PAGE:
The question of the sacredness of a text should be on an individual scale. It should not be about whether or not it is a sacred text but whether it could be holy. One can say it is sacred by subscribing to the beliefs contained therein. Others may dispute saying the arguments in the text are weak and therefore not sacred in their form. However, this is nullified by saying that all holy texts have their distinct structures and styles that make their sacred identities. Like the Bible, The Odyssey has different independent books which qualify it to be a sacred text. The final opposing argument is that The Odyssey is not holy because it does not make use of specific statements as in other holy books like the Bible. It instead implicates things, therefore, making a person search for moral elements deep into the themes of stories.

While the argument has some elements of truth, it can, however, be seen that some of the moral counsel can be derived right from some explicit statements found in The Odyssey especially the dialogue involving Athena and Zeus. So it is not true that all the moral concepts should be dug from a thematic angle. In The Odyssey, readers are taken through an epic literal journey of adventure, lots of love, without forgetting loss and tribulation.

The Odyssey furthermore, has a significant benefit of programming someone to stand for something if they take to heart the values and beliefs captured inside. This is made possible by grasping the theme and weighing the statements made by the characters throughout the text. The deity is the foundation of worship, a perception of a supreme authority that can influence the lives of the followers and guide them. The believer replicates by having trust in the supreme deity and looking up to them for reprieve and pathway through every situation. The different books in The Odyssey give room for various ideas crafted differently which provide many concepts. These concepts add up to one big idea that brings about faith and belief.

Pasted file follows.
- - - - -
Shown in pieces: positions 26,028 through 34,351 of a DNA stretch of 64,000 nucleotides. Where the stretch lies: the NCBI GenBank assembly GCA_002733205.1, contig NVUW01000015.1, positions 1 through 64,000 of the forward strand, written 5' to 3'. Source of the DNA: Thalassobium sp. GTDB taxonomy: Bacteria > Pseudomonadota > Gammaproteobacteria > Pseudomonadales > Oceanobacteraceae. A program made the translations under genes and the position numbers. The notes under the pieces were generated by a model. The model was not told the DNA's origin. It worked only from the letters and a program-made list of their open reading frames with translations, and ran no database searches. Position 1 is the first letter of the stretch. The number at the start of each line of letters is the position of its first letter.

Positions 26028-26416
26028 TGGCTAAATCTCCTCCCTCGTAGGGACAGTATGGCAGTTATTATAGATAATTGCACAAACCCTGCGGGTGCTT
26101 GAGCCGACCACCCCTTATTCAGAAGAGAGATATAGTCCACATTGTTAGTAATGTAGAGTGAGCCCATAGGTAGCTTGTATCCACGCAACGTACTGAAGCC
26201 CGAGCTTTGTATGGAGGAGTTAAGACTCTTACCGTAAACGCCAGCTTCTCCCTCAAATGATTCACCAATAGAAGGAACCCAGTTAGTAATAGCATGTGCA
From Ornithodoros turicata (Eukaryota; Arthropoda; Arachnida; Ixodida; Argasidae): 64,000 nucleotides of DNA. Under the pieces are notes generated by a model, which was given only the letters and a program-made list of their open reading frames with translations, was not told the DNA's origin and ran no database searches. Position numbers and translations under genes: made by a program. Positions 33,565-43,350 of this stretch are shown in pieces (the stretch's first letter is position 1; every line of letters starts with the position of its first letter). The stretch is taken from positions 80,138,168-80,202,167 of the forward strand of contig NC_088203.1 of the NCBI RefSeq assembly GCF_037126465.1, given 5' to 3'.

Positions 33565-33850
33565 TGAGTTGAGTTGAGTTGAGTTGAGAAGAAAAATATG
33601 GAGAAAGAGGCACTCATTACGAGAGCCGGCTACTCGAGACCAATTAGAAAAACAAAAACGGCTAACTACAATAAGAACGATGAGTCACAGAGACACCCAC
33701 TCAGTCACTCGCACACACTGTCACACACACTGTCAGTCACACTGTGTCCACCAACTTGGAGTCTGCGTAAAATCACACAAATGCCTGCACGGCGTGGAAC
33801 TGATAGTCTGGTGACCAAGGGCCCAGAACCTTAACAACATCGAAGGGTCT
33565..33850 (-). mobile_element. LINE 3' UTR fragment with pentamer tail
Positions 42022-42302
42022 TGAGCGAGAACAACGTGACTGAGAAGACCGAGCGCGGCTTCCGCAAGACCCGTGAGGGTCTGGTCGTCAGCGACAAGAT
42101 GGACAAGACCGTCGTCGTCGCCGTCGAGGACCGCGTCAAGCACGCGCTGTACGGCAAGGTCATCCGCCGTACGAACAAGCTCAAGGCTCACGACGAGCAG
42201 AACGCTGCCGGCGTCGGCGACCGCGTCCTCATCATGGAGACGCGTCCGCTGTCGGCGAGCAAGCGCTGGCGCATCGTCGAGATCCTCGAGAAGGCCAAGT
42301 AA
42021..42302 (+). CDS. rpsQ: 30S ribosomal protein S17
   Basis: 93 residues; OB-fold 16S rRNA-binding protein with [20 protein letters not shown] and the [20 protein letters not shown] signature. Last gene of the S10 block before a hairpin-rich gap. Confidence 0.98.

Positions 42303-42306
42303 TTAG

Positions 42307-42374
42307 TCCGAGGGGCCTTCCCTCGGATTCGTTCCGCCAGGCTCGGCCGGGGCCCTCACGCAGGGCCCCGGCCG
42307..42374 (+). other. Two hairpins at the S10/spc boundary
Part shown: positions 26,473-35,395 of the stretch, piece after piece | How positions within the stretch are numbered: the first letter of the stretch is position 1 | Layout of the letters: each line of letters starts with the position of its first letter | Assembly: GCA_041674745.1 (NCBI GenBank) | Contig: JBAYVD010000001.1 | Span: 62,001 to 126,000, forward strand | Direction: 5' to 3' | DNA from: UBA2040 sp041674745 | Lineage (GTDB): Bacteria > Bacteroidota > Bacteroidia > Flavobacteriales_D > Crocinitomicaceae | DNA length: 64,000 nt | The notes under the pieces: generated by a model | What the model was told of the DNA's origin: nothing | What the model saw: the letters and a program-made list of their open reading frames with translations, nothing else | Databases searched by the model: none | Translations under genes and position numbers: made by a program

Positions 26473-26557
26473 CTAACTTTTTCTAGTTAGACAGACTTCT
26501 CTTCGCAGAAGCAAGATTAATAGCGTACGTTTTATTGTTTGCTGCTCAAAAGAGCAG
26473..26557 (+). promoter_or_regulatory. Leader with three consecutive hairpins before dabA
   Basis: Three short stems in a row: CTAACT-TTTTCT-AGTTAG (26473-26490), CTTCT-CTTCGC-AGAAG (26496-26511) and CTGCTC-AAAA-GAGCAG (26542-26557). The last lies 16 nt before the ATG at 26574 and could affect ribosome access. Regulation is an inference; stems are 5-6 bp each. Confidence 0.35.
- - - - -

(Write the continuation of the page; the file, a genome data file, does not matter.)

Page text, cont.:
The moral principles in The Odyssey and all the other sacred texts give direction on how to live well. The argument for ordaining The Odyssey as scared is also in support of the induction of other different upcoming literal works and poems that seek to influence lives for the better through precise themes and subject matter (De Jong). People are currently building a culture centered on literature which upraises the creative utilization of ideas, subject matter, and values. These when employed correctly as in the case of The Odyssey result in a moral and peaceful society. Above a successful integration of these critical aspects may bring in more discipline and a sense of belonging. By subscribing to a specific supreme authority be it a deity or God, the society is strengthened socially and morally, and this translates to a peaceful co-existence and prosperity. The question that remains is that, will humanity be able to pull off such an achievement? Creating a stable and adhesive culture and a belief system directly from a collection of stories and poems like The Odyssey?

Work cited

De Jong, Irene JF. A narratological commentary on the Odyssey. Cambridge University Press, 2001.

Minchin, Elizabeth. "Homer and the resources of memory: some applications of cognitive theory to the Iliad and the Odyssey." (2001).